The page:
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The Middle East will be one of the fastest growing regions globally for gas production over the five years to 2019, according to the IEA. But growth will struggle to keep pace with runaway regional demand.
The IEA’s 2014 Medium Term Gas Report, released this week, revises upwards its forecast issued last year for Middle East gas demand, apparently taking a less optimistic stance that subsidy reforms necessary to reign in over consumption will be enacted anytime soon. Rock-bottom gas and electricity prices have encouraged high demand growth rates and the development of petrochemicals industries dependent on cheap feedstock.
Saudi Arabia and Iran will make up the bulk of incremental supply growth in the region, according to the IEA. The extra 26 bcm of Saudi output the IEA expects to see online by 2019 will still leave the kingdom, at 126 bcm/year, well shy of its 150 bcm 2018 output target. Even the IEA’s figure may prove optimistic, as several major Saudi gas projects have not been realized in the anticipated timeframe. The 25.5 bcm (2.5bn cfd) Wasit gas processing plant may not come online until 2016, two years later than expected (MEES, 25 April). Additionally, the high cost of gas production in the Empty Quarter has seen Shell and Lukoil face long negotiations over price (MEES, 20 September 2013). (CONTINUED - 536 WORDS)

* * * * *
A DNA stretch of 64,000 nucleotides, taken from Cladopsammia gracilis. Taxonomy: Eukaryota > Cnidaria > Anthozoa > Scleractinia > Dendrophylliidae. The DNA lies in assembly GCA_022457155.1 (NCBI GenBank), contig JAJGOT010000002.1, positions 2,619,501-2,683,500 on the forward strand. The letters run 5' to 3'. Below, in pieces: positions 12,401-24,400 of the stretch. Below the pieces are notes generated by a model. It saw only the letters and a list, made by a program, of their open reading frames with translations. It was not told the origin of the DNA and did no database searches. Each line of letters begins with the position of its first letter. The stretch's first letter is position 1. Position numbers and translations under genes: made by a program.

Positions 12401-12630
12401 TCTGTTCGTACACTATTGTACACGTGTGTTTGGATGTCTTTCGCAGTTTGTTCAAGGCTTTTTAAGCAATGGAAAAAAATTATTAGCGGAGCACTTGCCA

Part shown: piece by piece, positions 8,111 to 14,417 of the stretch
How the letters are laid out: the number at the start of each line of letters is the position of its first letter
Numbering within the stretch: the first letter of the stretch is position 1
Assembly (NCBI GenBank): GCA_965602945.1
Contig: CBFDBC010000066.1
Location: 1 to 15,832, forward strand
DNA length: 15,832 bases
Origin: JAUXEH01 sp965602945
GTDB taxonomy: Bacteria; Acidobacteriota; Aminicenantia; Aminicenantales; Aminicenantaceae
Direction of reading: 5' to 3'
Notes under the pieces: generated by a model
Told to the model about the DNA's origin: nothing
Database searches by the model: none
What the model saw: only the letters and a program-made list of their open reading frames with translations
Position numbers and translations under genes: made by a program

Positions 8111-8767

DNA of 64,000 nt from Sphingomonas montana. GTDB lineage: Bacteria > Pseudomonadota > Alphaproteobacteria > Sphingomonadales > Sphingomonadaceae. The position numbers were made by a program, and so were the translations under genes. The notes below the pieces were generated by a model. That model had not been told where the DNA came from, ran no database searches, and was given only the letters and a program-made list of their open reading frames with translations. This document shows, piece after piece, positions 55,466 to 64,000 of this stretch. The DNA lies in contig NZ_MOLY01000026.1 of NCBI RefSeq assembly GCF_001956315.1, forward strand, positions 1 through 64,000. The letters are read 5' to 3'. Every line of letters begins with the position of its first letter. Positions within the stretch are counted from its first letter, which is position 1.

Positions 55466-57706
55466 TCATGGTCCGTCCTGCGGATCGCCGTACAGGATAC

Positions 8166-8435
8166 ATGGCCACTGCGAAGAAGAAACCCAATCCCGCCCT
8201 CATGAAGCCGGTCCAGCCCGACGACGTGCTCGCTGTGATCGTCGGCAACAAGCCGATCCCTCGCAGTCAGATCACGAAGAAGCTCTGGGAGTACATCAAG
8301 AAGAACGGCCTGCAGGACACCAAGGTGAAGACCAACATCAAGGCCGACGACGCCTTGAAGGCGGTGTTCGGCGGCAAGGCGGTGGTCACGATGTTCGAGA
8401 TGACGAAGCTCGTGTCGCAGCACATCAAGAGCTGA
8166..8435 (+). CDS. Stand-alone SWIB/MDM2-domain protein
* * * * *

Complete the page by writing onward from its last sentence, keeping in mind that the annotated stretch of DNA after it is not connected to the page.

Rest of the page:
DATA INSIDE THIS ARTICLE
|table||The IEA’s Gas Outlook: Key Mena Figures From The Medium-Term Gas Report (Bcm)|